New National Cancer Institute Study Demonstrates Life-Saving Opportunities
Contacts: Wayne Ranick (412) 562-2444
Jim Fredrick (724) 462-5364
(Pittsburgh) – The United Steelworkers (USW) today issued an urgent call for a strategy meeting about occupational lung cancer medical screening. Last week, the National Cancer Institute released the results of a 10 year national study involving over 53,000 people that demonstrated that annual medical screening with a low dose helical chest CT scan lowered mortality due to lung cancer by 20%.
“We are now presented with an enormous opportunity to save workers from dying from lung cancer,” said USW International President Leo W. Gerard. “Millions of workers have been exposed to asbestos, silica, chromium, arsenic, beryllium, cadmium, nickel and combustion products – and all of these exposures are firmly established as causes of human lung cancer.”
Work-related lung cancer claims 10,000 to 20,000 workers annually and is the leading occupational cancer in the U.S. The landmark study is the first ever to prove that a screening method now exists that detects lung cancer at an early stage, one that permits early treatment and cure. The results were so convincing that the NCI halted the study early in order to inform participants and the general public about the effectiveness of applying low dose chest CT scans for the detection and treatment of lung cancer.
The USW currently sponsors the largest occupational lung cancer screening program in the United States, apart from the NCI trial. It is the CT scan-based Early Lung Cancer Detection Program and is co-sponsored by Queens College (City University of New York), and the Atomic Trades & Labor Council.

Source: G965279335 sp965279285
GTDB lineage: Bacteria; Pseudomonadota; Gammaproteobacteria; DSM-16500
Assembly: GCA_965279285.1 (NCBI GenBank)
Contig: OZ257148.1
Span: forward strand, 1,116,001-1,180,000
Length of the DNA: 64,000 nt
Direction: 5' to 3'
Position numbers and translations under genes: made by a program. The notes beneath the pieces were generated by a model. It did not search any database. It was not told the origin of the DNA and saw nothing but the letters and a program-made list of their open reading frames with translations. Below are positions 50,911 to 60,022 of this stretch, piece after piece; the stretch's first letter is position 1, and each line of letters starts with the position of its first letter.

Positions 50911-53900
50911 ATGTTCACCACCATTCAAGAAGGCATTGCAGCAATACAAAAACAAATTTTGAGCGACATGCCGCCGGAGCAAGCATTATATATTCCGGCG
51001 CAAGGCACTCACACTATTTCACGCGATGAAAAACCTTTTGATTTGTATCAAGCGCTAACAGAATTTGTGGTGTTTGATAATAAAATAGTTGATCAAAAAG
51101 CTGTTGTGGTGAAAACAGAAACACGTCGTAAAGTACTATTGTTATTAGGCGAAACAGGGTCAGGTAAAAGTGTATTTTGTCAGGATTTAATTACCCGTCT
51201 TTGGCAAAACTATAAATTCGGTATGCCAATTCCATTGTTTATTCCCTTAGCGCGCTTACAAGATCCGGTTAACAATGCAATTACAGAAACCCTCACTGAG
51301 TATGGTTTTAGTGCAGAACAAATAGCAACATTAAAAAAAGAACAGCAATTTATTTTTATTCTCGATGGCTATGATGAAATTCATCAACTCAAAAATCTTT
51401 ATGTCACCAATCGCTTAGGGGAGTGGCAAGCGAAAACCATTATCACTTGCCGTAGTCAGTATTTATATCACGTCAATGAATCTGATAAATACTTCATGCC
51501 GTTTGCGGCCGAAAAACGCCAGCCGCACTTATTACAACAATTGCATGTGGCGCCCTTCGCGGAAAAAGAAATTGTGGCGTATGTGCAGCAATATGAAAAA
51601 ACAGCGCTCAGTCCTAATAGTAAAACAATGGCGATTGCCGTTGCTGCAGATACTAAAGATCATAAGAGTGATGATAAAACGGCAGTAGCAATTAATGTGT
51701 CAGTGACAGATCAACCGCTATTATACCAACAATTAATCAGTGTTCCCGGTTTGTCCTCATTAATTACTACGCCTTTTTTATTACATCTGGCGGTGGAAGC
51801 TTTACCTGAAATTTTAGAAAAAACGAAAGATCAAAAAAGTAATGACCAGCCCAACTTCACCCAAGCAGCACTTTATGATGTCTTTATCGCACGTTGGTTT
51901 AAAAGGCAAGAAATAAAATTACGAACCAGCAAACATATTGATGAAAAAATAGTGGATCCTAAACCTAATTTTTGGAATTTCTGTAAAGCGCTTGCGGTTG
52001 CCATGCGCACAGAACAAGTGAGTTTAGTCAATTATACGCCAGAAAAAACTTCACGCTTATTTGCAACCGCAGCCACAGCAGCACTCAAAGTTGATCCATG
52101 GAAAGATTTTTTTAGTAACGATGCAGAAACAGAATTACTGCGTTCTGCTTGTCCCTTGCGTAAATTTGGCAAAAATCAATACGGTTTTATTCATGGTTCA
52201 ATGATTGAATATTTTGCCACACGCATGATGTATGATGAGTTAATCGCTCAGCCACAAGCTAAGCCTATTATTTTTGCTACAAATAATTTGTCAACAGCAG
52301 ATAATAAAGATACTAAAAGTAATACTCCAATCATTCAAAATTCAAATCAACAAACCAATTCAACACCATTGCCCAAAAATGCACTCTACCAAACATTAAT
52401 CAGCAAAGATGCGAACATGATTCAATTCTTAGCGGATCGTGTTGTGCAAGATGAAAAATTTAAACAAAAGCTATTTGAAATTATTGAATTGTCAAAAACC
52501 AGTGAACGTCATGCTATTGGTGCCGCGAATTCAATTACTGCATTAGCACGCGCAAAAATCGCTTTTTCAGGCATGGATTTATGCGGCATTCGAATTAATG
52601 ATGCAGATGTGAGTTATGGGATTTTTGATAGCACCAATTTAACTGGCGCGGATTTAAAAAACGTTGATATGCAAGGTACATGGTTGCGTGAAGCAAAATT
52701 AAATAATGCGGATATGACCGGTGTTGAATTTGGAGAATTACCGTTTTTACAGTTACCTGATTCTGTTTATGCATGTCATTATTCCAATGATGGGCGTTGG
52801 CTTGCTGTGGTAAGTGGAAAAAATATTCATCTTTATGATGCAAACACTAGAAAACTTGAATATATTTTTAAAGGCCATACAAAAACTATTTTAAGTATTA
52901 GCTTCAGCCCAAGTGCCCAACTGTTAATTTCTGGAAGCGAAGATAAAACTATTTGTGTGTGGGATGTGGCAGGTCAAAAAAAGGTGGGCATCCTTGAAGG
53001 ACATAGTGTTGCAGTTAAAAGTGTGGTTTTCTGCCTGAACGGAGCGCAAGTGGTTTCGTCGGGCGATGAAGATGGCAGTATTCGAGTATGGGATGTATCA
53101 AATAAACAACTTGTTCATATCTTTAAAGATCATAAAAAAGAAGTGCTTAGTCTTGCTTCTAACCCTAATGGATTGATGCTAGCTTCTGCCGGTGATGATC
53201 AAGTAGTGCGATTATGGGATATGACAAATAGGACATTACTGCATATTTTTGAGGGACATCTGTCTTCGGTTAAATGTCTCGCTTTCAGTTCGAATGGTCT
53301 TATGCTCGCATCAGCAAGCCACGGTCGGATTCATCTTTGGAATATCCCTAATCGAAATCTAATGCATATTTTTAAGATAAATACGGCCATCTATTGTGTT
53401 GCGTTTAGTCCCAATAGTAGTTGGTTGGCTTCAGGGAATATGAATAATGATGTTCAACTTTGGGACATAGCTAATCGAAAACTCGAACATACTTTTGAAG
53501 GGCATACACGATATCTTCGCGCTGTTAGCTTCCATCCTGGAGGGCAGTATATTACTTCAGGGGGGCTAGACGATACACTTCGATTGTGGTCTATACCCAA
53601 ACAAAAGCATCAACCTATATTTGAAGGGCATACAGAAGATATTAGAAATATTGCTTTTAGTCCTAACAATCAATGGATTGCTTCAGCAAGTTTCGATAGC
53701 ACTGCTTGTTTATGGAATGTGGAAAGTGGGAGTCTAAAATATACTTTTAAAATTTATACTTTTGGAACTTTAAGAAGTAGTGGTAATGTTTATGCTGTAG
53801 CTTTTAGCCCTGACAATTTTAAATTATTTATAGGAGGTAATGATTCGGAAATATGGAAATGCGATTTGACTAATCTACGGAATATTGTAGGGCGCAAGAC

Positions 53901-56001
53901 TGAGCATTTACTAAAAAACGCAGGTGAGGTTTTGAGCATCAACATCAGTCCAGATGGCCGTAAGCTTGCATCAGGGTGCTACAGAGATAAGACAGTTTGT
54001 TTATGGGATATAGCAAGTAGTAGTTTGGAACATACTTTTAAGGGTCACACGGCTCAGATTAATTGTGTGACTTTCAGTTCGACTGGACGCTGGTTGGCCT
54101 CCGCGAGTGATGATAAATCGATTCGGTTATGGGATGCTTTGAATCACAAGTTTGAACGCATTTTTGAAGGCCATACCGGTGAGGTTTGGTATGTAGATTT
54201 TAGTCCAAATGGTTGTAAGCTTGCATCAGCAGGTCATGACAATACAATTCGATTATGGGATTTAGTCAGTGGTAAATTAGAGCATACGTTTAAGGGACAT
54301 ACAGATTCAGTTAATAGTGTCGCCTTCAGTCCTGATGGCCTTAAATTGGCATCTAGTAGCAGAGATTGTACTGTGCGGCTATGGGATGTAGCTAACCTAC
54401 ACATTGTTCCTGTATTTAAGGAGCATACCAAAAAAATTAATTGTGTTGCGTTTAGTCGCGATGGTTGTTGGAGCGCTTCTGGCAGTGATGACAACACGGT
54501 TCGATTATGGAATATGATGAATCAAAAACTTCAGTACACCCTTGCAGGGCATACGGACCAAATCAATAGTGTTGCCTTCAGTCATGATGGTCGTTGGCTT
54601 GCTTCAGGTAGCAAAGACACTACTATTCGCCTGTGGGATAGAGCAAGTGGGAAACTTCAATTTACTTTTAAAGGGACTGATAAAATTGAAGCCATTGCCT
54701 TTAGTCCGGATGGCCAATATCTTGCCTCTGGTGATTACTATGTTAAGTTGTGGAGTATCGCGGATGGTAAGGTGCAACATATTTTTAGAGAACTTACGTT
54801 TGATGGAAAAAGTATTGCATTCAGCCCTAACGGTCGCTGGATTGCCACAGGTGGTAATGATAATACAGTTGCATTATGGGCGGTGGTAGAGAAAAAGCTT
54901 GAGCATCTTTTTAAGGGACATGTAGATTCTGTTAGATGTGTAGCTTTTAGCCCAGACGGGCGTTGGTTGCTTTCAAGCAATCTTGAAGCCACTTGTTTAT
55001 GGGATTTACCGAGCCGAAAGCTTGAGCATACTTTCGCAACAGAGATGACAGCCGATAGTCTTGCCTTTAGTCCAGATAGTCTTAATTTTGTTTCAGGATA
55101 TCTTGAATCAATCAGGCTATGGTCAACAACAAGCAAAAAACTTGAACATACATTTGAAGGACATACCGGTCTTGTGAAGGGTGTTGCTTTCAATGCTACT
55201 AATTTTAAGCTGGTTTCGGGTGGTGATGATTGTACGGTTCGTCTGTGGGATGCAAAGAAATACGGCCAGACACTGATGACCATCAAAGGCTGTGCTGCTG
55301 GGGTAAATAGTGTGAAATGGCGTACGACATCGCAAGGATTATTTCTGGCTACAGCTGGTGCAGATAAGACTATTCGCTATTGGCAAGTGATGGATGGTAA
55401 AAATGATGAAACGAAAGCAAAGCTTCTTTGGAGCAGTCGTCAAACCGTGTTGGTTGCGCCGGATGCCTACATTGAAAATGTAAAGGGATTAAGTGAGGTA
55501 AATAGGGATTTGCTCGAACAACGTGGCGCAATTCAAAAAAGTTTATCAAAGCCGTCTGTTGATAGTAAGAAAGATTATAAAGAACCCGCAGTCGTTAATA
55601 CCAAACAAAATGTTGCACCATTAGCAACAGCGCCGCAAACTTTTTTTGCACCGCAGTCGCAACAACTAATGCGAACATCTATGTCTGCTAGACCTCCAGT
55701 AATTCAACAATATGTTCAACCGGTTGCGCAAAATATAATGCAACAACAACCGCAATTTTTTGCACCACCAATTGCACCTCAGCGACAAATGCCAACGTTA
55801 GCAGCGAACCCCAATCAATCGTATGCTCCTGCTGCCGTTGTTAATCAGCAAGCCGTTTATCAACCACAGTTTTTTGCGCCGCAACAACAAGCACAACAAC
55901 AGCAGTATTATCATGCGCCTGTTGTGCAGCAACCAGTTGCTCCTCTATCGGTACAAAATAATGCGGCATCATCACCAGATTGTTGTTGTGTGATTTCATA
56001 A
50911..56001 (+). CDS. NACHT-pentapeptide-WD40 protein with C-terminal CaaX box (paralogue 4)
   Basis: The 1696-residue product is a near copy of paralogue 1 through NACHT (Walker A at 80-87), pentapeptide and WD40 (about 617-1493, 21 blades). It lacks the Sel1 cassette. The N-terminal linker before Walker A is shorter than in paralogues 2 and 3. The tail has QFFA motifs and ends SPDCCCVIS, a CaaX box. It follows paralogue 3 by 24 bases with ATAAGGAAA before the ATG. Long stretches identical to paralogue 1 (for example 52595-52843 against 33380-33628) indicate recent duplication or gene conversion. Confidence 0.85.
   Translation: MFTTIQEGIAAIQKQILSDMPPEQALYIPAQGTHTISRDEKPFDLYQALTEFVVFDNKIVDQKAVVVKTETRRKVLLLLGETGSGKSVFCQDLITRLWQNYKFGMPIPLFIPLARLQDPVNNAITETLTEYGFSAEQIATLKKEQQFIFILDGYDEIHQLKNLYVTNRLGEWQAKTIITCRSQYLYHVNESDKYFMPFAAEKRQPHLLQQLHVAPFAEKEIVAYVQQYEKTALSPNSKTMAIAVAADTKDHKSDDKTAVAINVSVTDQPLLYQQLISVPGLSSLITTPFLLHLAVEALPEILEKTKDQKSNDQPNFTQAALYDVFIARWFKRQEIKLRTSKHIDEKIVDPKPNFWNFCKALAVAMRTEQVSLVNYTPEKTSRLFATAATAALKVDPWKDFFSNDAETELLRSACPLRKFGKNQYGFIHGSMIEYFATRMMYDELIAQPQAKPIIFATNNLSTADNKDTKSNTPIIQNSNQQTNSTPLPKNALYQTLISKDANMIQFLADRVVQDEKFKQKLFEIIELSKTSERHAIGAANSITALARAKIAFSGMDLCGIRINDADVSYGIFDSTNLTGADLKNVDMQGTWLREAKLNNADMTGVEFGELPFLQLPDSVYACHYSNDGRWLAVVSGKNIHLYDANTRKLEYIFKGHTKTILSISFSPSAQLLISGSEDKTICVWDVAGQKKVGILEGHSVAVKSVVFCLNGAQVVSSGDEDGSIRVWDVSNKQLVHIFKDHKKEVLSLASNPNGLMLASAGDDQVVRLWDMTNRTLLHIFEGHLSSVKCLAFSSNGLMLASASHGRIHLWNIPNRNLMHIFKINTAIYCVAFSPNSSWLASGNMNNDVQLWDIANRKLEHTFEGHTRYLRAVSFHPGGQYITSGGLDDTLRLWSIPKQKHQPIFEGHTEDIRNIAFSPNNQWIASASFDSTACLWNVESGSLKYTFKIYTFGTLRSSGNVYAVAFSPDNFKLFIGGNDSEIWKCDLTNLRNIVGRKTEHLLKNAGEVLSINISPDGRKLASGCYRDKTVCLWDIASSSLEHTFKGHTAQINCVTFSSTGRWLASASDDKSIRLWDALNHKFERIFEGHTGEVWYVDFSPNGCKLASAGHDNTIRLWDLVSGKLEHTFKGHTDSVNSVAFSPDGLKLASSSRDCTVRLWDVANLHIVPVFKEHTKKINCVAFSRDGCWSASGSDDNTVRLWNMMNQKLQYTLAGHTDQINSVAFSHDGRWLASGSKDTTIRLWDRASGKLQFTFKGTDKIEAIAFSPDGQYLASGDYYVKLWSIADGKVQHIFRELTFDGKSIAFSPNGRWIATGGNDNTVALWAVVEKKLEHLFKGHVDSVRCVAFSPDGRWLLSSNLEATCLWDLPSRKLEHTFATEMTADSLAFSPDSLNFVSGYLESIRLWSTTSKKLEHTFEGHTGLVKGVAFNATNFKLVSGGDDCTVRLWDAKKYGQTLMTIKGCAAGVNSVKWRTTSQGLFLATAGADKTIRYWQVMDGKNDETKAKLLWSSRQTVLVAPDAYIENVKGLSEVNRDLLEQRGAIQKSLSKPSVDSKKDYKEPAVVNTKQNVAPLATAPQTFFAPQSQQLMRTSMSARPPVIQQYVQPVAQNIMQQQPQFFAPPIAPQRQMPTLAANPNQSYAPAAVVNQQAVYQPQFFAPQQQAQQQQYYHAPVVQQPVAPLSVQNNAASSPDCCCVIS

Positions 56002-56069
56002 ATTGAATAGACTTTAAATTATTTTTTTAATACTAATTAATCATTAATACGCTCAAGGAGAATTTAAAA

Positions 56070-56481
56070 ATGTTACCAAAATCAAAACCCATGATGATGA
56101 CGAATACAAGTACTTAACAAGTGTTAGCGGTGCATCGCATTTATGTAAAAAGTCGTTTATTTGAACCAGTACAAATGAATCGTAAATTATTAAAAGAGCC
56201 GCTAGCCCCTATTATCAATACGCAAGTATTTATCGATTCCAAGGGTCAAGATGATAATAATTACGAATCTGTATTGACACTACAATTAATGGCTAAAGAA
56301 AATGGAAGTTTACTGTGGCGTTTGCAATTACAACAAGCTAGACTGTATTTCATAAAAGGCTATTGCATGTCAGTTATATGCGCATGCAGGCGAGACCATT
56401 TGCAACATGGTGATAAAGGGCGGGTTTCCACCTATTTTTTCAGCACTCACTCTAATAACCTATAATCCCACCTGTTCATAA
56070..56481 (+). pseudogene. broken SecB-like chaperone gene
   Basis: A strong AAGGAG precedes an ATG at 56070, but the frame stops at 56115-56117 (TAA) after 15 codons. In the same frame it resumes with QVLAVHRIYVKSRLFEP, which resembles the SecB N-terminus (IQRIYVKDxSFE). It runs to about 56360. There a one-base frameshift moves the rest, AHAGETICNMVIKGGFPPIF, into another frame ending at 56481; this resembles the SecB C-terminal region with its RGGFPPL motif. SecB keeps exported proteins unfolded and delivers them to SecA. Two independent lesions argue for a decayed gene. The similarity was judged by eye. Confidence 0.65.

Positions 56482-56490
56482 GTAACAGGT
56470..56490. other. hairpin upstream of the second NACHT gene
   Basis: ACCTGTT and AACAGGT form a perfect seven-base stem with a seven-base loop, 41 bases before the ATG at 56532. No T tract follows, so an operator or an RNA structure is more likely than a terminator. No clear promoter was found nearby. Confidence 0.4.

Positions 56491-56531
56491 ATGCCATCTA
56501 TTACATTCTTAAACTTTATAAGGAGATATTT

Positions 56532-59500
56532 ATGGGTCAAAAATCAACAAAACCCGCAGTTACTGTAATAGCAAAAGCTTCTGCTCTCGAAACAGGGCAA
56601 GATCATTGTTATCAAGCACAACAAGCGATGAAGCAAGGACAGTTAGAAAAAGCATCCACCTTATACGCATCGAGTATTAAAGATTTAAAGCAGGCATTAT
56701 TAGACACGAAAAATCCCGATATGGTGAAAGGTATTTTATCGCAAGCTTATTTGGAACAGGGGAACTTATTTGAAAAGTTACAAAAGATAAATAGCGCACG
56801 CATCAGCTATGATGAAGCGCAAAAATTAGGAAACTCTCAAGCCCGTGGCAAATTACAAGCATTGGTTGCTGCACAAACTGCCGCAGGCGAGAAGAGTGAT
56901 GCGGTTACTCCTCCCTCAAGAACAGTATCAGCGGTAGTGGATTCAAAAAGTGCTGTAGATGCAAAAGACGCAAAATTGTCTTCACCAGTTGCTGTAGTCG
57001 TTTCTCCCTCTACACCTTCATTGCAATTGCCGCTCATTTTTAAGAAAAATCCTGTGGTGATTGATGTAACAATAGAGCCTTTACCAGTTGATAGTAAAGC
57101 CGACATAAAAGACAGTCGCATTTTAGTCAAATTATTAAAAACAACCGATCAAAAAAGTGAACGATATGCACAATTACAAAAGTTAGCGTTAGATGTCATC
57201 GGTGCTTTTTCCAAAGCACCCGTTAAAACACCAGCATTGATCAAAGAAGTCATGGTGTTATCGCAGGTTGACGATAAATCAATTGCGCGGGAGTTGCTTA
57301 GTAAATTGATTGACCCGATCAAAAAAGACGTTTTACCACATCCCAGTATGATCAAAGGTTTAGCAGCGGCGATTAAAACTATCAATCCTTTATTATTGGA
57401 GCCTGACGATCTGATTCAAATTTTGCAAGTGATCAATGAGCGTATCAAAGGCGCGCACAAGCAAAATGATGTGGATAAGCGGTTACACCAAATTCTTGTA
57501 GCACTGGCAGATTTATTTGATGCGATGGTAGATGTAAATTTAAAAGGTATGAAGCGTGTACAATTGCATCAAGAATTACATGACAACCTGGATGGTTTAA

This program, funded by the Department of Energy (DOE), uses the same CT scan technique as the NCI trial and has screened over 10,000 nuclear weapons workers in three states between 2000 and 2010. Some 70 lung cancers, three-quarters of which are at an early stage, have been detected.
“Union health and safety leaders and others need to meet in the very near future in Washington DC to devise a strategy for assuring that high risk workers are among the first to obtain the benefits of this new screening method,” said Gerard.
Topics for discussion would include: identifying and notifying workers at high risk of lung cancer; revising OSHA medical surveillance standards to include lung cancer screening; stimulating NIOSH to use its educational and research mechanisms to promote and apply the science of lung cancer screening; engaging professional organizations, government agencies, and health insurers to ensure that high risk workers are a priority in establishing lung cancer screening programs; disseminating current knowledge about lung cancer screening throughout labor and allied organizations; and, identifying and promoting funding for CT-based lung cancer screening.
“The goal is straightforward but urgent,” said Steven Markowitz, MD, the occupational medicine physician who directs the USW’s Early Lung Cancer Detection Program. “Workers at high risk of lung cancer should have rapid access to a high quality, appropriate, comprehensive CT scan-based lung cancer screening services without financial barriers. We can save many lives.”
The USW is the largest industrial union in North America and has 850,000 members in the U.S., Canada, and the Caribbean. It represents workers employed in metals, rubber, chemicals, paper, oil refining, atomic energy and the service sector.
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